The Honorable Charles Ross, two-time Mayor of Quincy, probably got the lingo, even with the Boston accent, which turns "killer-diller" into "killah-dillah" and "mayor" into "may-ah." Scottish by birth and a piano tuner by trade, he steered the growing Quincy metropolis though the Depression before being chased from office under a financial scandal. He then came back for a second go-round during World War II, so it couldn't have been all that bad: "Mayor of the City of Quincy Nine Years: 1933 to 1935 and 1943 to 1950."

At one point, the hepsters thought he was a schlepper, but he was really a macher. I read it in a blat at a clip-joint.

Saturday, October 12, 2013

37870. Joseph William McGrath

I hopped over to the Mt. Wollaston Cemetery in Quincy, Massachusetts, to check in with the people of the city's lost shipbuilding and granite industries. I figured that, if nothing else, I would find some fantastic gravestone designs, as the best artisans in the northeast worked there in the 19th century.

But, of course, the first words I read were "Lost at sea."

Joseph William McGrath was a "Graduate of the Massachusetts Nautical Training School," (now the Massachusetts Maritime Academy); a "Member of the U.S. Coast and Geodetic Survey," (now a part of the National Oceanic and Atmospheric Administration); and "Served with the U.S. Naval Forces during the War with Spain" (the Navy will always be the Navy; Semper Fortis!). He obviously had quite the career, considering he died around 26 years old.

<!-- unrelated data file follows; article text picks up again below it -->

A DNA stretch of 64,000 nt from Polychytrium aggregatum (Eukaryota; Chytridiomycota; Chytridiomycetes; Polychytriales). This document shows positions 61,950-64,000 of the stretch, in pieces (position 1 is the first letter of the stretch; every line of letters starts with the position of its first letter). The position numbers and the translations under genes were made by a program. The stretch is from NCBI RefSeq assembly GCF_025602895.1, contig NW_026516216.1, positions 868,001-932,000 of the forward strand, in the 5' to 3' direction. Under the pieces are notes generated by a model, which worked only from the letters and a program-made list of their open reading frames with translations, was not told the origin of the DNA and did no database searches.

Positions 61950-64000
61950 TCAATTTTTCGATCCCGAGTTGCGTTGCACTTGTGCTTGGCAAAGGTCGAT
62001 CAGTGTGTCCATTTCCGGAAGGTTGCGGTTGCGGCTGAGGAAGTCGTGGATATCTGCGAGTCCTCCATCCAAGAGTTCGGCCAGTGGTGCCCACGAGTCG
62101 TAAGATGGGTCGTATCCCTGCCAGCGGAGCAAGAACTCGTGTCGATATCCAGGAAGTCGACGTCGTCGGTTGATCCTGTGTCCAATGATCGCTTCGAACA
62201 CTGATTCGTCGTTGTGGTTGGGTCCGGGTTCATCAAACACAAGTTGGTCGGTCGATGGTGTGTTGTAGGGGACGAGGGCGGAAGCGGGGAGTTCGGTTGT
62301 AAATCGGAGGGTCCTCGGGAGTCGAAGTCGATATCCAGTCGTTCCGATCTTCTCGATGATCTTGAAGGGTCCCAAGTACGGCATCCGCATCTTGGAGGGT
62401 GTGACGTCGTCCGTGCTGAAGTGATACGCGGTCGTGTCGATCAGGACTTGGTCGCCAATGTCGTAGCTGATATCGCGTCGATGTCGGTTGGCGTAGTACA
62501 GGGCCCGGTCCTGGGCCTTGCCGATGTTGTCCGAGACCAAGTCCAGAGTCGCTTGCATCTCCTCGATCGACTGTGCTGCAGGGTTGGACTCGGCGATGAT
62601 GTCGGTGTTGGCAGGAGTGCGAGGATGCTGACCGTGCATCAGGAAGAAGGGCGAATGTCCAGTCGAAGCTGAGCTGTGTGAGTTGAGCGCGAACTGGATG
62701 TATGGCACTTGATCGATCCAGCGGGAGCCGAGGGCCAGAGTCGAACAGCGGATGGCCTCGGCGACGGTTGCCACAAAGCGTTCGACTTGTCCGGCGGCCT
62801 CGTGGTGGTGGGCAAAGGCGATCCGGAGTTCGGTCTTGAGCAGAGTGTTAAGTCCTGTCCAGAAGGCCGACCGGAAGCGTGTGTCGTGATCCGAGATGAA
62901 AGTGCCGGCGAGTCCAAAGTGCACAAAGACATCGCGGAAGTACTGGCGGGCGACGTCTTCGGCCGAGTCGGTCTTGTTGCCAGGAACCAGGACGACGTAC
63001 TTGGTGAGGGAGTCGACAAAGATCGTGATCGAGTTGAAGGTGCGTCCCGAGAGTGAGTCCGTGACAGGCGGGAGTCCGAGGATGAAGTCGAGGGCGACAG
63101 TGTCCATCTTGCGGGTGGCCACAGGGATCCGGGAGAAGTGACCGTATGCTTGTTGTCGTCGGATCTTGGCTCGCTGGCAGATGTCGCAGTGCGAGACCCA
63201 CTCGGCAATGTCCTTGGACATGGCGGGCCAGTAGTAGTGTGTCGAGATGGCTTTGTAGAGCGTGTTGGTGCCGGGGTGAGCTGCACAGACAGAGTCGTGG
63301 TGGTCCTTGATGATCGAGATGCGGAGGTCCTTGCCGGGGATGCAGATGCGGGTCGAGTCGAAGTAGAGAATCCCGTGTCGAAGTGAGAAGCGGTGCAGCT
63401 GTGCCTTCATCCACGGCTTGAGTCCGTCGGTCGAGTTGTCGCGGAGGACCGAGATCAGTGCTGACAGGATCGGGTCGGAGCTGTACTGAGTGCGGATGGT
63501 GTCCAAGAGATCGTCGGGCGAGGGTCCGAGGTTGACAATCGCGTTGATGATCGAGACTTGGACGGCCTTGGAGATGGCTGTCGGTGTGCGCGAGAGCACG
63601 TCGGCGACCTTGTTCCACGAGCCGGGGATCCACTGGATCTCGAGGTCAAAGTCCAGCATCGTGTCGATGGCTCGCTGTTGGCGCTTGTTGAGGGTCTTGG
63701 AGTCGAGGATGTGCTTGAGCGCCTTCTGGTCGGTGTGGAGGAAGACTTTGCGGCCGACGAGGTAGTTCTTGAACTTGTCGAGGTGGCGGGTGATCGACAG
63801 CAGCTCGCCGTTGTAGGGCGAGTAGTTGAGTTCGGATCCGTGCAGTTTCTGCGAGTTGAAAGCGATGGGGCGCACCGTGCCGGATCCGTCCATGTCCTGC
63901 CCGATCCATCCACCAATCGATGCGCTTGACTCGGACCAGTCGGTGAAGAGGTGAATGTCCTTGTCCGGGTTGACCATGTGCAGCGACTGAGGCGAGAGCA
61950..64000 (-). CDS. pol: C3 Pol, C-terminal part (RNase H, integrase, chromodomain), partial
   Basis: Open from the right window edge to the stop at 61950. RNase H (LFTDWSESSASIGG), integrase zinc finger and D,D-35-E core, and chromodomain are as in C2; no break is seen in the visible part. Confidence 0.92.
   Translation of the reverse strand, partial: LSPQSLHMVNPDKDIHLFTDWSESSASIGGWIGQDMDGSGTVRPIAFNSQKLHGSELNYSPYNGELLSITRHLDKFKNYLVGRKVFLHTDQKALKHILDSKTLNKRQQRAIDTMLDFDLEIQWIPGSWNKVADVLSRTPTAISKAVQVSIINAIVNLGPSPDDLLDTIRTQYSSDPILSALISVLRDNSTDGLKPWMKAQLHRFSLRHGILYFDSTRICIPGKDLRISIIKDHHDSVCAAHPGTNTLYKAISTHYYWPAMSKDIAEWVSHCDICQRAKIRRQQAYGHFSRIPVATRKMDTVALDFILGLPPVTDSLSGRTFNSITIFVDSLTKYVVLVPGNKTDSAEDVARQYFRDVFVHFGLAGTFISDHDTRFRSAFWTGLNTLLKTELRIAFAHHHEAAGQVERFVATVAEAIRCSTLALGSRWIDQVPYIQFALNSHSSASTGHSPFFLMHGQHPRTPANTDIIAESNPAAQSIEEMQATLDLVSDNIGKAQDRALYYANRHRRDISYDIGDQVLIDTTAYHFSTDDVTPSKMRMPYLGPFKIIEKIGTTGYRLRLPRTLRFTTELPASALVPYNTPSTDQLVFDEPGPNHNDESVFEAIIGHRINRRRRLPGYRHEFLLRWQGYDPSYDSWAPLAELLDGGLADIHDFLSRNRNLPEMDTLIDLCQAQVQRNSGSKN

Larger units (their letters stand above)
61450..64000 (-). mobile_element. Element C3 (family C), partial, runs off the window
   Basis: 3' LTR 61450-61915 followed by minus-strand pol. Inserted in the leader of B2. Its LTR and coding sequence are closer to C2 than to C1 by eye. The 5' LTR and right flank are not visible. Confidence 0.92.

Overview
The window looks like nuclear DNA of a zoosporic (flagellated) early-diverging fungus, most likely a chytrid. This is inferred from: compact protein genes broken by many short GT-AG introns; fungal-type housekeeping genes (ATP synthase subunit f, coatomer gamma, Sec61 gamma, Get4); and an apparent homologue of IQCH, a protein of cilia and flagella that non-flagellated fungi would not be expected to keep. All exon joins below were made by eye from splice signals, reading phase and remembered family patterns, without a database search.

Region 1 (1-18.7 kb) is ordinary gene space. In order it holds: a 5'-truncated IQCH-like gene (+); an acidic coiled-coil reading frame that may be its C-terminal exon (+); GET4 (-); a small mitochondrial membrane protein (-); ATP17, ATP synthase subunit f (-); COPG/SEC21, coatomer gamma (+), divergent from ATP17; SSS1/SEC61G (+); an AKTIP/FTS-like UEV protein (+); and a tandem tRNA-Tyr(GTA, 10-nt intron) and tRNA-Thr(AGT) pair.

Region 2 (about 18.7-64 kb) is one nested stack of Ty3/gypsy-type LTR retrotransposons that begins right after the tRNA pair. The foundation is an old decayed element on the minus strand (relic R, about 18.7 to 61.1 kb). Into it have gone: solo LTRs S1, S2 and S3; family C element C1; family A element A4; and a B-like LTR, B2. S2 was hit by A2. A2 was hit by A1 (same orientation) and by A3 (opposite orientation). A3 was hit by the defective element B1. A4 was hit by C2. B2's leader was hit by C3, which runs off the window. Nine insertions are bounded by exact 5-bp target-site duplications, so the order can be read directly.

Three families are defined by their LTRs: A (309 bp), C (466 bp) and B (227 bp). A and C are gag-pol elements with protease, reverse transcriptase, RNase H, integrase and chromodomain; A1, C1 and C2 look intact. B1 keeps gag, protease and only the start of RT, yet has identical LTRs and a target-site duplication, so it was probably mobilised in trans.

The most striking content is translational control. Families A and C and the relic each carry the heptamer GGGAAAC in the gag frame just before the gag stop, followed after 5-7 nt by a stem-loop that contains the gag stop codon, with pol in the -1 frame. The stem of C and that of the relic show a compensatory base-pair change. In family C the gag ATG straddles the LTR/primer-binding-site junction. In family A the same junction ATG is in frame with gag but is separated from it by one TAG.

As far as history can discern, he was "Lost at sea with all the ships company some time after November 2, 1903 while in command of the steamer Discovery on passage from Yakutat, Alaska to Seattle, Washington." The President of the Discovery Transportation Company, the entity that owned the vessel, filed a wreck report with these details:

"Supposed to have foundered.  Heavy gale from ENE with southeast & southwest cross sea running. Wind 60 mi.; dark night.”

“Revenue Cutter Rush was sent from Sitka after some weeks, but found no tidings. Since then report comes of Indians finding hull of vessel. This has not been confirmed. Parties coming from Cape Yakataga to Kayak, in November report finding doors, windows, and broken parts of steamers house on beach, also life preservers marked Str Discovery. This is same way the Discovery life preservers were marked.”

“We are convinced the Discovery is lost with all hands on board.  The exact time and how the accident occurred will never be known.”

So ended the life of Joseph William McGrath in company with about 29 others. Rumors say that several people stayed on land, claiming the ship was not seaworthy. That fear may have saved their lives.

Friday, October 11, 2013

37494. Arta Miller